In the past, the Southern Baptist Convention distributed 30,000 copies of a handbook just before the most important Hindu festival of 1999, Diwali, stating that 'Hindus seek power and blessing through the worship of gods and goddesses and the demonic powers that lay behind them."
  2. jcsd
  3. Jan 23, 2005 #2
    any Southern Baptists here? you better not give me your address.. what do you think is going to happen to those poor villagers without food and water? They are going to die and I don't think Jesus likes it when you leave people to die like that..
    Last edited: Jan 23, 2005
  4. Jan 23, 2005 #3


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    Wow, there are some people who just deserve to be slapped (understatement). The Bartuards...
  5. Jan 23, 2005 #4
    hopefully you are talking about those missionaries and not me.. lol
  6. Jan 23, 2005 #5
    I don't believe a single one of those stories. Sounds like propaganda to me.
    There is not a missionary in the world who will refuse help to someone who won't convert. It's a bunch of bull.
  7. Jan 23, 2005 #6
    Your naiveness is unbelievable.. the first article is from the ANI the Asian News International, the number one news agency in Asia.

    The second article is from The Telegraph, a prominent newspaper all over the world..

    The third article is right from the site of those stupid idiots

    Edit: i am giving the link - http://going.imb.org/vim/Step_1/Details.asp?JobID=74546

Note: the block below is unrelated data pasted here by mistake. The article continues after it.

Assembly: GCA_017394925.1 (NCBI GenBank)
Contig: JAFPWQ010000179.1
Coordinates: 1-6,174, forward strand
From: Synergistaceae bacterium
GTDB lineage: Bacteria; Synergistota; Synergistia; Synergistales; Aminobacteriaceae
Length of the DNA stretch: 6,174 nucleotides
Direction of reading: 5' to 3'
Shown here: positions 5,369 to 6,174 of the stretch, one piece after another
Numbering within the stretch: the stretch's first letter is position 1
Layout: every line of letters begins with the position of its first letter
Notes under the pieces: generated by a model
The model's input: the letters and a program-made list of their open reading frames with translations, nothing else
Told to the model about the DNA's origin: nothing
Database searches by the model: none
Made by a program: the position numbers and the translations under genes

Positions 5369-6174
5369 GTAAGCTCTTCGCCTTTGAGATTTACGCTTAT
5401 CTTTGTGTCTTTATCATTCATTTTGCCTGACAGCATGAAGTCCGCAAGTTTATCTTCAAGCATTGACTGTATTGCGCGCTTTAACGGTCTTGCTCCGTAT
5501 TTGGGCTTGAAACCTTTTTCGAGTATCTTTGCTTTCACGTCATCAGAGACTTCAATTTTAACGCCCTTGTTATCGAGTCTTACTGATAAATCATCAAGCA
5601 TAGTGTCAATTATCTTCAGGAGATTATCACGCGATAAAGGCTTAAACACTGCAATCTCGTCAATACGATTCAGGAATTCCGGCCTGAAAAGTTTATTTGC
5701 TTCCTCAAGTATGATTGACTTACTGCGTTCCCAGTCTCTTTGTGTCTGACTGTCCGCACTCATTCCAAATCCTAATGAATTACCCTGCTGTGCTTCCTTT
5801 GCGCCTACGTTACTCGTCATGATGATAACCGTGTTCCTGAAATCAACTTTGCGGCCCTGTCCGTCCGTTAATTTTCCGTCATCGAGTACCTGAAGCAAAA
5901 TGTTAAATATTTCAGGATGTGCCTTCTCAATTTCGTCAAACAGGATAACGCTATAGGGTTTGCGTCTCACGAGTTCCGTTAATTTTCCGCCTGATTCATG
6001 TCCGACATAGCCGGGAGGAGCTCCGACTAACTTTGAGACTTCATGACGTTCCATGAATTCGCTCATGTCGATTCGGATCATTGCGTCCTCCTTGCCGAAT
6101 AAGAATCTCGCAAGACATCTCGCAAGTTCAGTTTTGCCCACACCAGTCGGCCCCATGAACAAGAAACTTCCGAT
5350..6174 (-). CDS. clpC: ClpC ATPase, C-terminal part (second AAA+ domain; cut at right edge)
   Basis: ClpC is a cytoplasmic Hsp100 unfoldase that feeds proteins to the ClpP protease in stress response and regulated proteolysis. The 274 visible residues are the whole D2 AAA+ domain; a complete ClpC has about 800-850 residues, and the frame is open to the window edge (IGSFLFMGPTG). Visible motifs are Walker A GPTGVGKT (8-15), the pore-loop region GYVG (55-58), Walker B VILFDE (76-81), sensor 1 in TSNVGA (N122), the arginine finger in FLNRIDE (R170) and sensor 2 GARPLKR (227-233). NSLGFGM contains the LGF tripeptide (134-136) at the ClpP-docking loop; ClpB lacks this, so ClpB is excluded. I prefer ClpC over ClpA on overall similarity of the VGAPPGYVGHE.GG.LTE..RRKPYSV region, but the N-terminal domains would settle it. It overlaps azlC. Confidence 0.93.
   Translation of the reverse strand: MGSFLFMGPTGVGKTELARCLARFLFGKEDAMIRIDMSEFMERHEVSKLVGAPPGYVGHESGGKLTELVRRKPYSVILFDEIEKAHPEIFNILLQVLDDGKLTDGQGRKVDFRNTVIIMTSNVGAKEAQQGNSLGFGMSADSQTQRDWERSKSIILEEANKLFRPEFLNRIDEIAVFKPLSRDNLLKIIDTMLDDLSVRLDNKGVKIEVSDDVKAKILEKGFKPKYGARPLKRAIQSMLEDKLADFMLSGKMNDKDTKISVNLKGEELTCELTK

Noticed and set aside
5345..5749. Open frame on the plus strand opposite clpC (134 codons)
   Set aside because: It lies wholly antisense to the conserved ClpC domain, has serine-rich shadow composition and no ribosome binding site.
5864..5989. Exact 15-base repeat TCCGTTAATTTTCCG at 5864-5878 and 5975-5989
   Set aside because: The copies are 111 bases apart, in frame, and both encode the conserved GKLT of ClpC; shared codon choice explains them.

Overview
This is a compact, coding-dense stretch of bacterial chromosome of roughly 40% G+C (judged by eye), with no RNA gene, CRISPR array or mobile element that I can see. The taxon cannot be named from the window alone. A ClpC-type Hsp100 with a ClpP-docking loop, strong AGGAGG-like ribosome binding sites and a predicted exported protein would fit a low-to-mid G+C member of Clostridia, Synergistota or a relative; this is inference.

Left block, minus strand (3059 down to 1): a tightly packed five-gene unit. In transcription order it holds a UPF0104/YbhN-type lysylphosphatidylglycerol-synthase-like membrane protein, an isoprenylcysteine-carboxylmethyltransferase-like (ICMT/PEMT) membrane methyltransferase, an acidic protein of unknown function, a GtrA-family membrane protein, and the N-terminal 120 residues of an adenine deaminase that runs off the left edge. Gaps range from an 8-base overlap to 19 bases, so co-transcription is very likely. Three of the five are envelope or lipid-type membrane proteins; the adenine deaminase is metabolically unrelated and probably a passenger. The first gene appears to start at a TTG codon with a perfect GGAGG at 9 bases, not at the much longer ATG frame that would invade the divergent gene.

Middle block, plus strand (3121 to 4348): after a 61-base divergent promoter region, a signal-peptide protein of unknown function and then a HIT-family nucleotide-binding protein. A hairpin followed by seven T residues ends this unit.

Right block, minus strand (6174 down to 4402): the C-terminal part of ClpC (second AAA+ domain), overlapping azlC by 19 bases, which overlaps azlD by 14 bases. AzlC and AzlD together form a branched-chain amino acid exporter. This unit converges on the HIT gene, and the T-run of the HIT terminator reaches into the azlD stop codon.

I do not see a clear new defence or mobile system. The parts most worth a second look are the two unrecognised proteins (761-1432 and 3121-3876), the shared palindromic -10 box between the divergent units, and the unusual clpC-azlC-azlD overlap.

For more on this - http://newstodaynet.com/22JAN/LD1.HTM [Broken]

    If "people" like tribdog want to question its honesty too, trust me, it is a very trustable news service

    second Edit: I am taking the word "idiot" out of my post.. I am actually saying this just in case tribdog starts saying that I edited my post to change the info or something...
    Last edited by a moderator: May 1, 2017
  8. Jan 23, 2005 #7


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    Tribdog - I would believe it. It's sad, but true. I have encountered such people (generally fundamentalists). I have seen aid offered only if the recipients would consent to prosyletizing or acceptance of 'Christianity'. Well that is not Christianity.

    Not all Christians behave this way, but I have met few evangelicals who were not 'prosyletizing' or 'evangelizing' for selfish reasons.

    The same pattern is happening in Iraq.

    I do charitable work, and donate money and clothing to various programs. I give without any 'strings attached'.
    Last edited: Jan 23, 2005
  9. Jan 23, 2005 #8
    Samanthapettai, the village mentioned in the first article, is right near my college.. There are a lot of moderate Muslims there and after this incident, I know for a fact that they are not going to be moderate anymore.. cause they are seeing in action what OBL is saying.. see that is why these incidents are bad for christians all over the world, because they are justifying everything that OBL is saying..